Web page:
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Max: The Curse of Brotherhood (Switch) Review

by Jacob Roberson - December 26, 2017, 1:28 pm PST
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A magic marker can be a very deadly tool.

In 2010, Max and the Magic Marker was released on WiiWare by Denmark based developer Press Play. The inventive puzzle platformer let players wield a magic marker and draw anywhere on the screen. The game’s sequel, Max: The Curse of Brotherhood, was a Microsoft exclusive for many years until Press Play was shut down in 2016. Press Play’s successor Flashbulb Games and Stage Clear Studios have teamed up to bring the game to the Nintendo Switch. Player’s will at times be confounded by some of the tougher puzzles, but overall Max: The Curse of Brotherhood is a very smart and unique platformer that feels right at home on the Switch.

The story is very simple. Max has a younger brother named Felix who is always getting on his nerves. Using a search engine on his computer, Max finds a magic spell that promises to get rid of Felix. Max reads the spell, which opens a portal to another universe from which a claw emerges and grabs Felix. Max quickly realizes he’s made a mistake and jumps into the portal to save his brother.

The game features 20 levels spread across 7 chapters. At first, Max must traverse the strange new land using just your standard platformer controls. Max can climb ladders and vines, push stones, and crawl into tight passageways. Things become a lot more interesting when Max finds the first of many upgrades to his magic marker. The first upgrade allows Max to raise platforms out of specially marked areas that glow orange. As you progress through the game and gain additional upgrades, you’ll notice many additional glowing areas, which each have a specific color corresponding to the specific marker power you can use. Additional powers you gain include the ability to draw vines, branches, water streams, and fireballs.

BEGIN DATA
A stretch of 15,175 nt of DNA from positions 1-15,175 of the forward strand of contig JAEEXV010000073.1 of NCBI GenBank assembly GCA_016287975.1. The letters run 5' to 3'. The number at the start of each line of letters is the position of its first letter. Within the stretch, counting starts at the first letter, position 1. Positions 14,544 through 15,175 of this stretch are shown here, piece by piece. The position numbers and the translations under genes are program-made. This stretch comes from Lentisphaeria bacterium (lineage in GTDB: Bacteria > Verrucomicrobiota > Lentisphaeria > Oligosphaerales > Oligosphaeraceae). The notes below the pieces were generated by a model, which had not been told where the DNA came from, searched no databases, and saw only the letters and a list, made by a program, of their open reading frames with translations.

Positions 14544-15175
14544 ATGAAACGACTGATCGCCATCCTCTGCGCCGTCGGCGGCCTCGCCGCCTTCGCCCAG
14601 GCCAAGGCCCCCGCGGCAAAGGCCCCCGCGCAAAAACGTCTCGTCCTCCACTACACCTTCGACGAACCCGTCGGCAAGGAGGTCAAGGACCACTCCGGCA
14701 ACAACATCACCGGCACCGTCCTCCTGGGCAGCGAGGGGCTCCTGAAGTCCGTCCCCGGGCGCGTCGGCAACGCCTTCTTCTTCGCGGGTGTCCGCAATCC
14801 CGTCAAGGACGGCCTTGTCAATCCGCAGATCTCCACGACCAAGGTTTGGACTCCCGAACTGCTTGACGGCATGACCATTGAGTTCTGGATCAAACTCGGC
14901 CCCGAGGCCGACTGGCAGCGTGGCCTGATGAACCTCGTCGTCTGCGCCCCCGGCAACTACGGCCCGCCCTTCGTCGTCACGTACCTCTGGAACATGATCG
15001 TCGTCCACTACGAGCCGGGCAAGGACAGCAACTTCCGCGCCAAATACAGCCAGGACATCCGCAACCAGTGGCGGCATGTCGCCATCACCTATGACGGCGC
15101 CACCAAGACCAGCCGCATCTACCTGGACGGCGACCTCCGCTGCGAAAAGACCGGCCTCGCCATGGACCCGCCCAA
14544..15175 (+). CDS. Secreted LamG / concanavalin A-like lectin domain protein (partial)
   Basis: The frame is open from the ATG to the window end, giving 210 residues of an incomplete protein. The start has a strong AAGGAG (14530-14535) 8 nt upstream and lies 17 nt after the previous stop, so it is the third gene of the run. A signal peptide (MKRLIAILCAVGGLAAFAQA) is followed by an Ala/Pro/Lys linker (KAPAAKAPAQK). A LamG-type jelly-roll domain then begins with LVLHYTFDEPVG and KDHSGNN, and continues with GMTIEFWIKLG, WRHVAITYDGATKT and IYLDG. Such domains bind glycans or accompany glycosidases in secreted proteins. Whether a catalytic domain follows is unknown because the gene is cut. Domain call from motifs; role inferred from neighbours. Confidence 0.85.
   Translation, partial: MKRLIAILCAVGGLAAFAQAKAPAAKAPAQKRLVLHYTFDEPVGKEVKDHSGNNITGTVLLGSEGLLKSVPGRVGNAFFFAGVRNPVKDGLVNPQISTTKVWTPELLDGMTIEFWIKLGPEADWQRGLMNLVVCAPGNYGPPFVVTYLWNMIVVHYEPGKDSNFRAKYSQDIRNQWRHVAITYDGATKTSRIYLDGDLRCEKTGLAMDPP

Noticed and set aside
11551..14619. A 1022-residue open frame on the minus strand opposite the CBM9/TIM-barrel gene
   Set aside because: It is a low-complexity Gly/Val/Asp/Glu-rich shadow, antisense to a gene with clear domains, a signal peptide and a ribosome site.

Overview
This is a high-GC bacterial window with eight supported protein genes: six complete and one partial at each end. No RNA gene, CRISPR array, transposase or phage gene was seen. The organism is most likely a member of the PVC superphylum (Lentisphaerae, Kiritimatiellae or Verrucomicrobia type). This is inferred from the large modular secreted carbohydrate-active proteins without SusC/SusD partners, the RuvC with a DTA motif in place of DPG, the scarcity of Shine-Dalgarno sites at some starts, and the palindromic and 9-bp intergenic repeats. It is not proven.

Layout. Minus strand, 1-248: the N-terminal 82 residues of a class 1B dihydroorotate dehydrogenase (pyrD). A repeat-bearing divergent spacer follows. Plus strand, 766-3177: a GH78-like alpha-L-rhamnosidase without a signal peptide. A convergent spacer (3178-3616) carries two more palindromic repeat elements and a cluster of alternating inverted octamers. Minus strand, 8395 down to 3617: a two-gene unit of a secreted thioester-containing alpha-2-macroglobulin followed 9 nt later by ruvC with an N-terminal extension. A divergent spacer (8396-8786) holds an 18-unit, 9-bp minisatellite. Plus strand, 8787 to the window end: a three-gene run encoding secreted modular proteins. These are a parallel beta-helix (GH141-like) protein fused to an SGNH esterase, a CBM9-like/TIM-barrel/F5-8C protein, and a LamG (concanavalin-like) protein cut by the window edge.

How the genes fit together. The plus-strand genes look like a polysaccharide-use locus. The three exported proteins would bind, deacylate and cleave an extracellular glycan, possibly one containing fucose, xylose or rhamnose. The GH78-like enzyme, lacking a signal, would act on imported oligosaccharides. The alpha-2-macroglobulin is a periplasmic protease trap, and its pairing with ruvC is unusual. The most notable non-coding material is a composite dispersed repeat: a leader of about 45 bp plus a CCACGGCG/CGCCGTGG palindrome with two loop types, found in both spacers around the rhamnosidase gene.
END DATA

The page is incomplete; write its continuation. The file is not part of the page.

When wielding the magic marker, players have the choice between conventional controls or utilizing the Switch touchscreen. At the start of the game, I would usually use touch controls to draw vines and branches, but found that my inputs didn’t always register exactly as I wanted. The conventional controls, which have you hold the ZR button to enter the magic marker mode worked flawlessly. It’s nice have the touchscreen as an option in undocked play, but drawing with the analog stick felt more precise.

Even in the early chapters, the game can be quite difficult. There will be certain puzzles that may stump you for a while, but it’s always fun finally figuring out an inventive solution. The game world is also filled with a number of collectibles. There are 75 evil eyeballs strewn about along with pieces of an amulet. The puzzles to find the game’s many collectibles are probably the most ingenious and may cause a few headaches. It’s also important to note that the game runs on the Unity engine and does at times have some substantial drops in the frame rate. While the frame rate problems are annoying, they don't interfere with the gameplay.

Max: The Curse of Brotherhood is a very enjoyable puzzle platformer. The game often surprises you with the solutions to different puzzles and overall is a very rewarding experience. Those seeking out an interesting twist on the platforming genre will find a lot to love in Max’s latest adventure.


  • Inventive puzzles
  • Inconsistent framerate

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Game Profile

Genre Action
Developer Stage Clear Studios

Worldwide Releases

na: Max and the Curse of Brotherhood
Release Dec 21, 2017
PublisherStage Clear Studios
RatingEveryone 10+
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